Thanks to solid-state technology, this is now also possible for DC, albeit at much greater costs and lower reliability, which is why High-Voltage DC (HVDC) lines are currently mainly used for very large distances or to connect two AC systems, even though HVDC promises to reduce line losses and requires less conductors than a 3-phase AC system.

What follows are 4 alternative systems that only need a single conductor to transmit power, and which solve most, if not all, of the above mentioned issues.

Since many people will say outright that single wire power transmission is impossible, I will try to offer as much credible evidence as I can, and will make it clear how these results can be replicated for easy verification.

Single-Wire Earth Return (SWER)

The first system we’ll describe, SWER, is also the only one in the list that is currently in active service.

This system, which supplies single-phase power over one conductor while using the earth (or the ocean) as a return path, was developed around 1925 in New Zealand for the economical electrification of thinly populated rural areas. Today SWER is actively used in New Zealand, Australia, Alaska, Canada, Brazil, and Africa, as well as in HVDC submarine power cables 2.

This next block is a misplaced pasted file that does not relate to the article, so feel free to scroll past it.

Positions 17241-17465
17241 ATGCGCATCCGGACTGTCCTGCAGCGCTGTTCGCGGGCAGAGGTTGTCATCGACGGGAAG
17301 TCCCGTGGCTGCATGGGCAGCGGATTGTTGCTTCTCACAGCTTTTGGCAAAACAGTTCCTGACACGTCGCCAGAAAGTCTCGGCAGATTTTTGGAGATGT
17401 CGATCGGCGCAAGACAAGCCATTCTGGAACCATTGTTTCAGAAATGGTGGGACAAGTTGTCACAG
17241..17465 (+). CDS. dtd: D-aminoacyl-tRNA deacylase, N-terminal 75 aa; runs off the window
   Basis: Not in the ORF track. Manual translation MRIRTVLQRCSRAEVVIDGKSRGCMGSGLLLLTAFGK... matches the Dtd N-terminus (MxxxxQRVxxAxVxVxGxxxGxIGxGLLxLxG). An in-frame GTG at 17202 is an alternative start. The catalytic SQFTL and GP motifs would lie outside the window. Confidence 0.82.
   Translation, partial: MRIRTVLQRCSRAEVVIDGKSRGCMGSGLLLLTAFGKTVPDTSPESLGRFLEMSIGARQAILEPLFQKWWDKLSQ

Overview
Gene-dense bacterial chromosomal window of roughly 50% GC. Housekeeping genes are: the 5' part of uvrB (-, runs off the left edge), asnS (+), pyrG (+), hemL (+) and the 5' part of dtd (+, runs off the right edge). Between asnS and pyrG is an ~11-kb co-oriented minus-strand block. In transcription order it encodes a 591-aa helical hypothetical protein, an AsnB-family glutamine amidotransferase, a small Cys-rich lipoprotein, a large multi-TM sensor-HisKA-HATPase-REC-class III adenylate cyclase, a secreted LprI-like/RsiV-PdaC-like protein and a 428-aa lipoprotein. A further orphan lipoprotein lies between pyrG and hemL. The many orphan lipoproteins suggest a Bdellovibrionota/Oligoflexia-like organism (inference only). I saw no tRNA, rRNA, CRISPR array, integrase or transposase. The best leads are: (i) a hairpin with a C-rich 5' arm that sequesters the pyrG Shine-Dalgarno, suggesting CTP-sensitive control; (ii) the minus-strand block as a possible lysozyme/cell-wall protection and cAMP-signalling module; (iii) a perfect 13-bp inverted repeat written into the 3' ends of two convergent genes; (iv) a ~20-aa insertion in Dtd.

SWER circuit diagram

Interactive SWER circuit diagram. Click on the open switches to close them and see the current flowing through the circuit.

The main benefit of this system is its affordability, since SWER only uses one instead of two conductors, and because current drawn by these rural customers is relatively small, thinner cables, and therefore fewer and smaller poles can be used to hold the cable up.

19kV Single-Wire Earth Return wire in Australia

The downside is that these lines are not very efficient, and they often experience significant voltage drops. However, the main issue is that currents of up to 8 amps can flow through the ground near the earth points, so there is a danger of shocking people and animals if the earth connection is faulty.

And while SWER systems are great to economically transmit relatively small amounts of power to thinly populated areas, they cannot be used to provide cities and industry of power, so their use case is fairly limited.